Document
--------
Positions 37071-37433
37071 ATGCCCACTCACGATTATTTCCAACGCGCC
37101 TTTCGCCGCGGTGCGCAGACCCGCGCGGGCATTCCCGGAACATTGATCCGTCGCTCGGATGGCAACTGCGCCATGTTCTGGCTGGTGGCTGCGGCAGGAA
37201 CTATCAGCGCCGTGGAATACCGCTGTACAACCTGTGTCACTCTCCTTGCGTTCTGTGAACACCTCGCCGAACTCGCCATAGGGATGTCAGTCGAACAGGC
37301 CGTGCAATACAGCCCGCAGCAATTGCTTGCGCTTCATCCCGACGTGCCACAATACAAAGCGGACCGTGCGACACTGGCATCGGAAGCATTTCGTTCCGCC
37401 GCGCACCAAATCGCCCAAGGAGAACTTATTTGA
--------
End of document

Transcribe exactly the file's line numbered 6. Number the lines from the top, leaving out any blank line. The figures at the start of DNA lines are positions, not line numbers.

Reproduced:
37401 GCGCACCAAATCGCCCAAGGAGAACTTATTTGA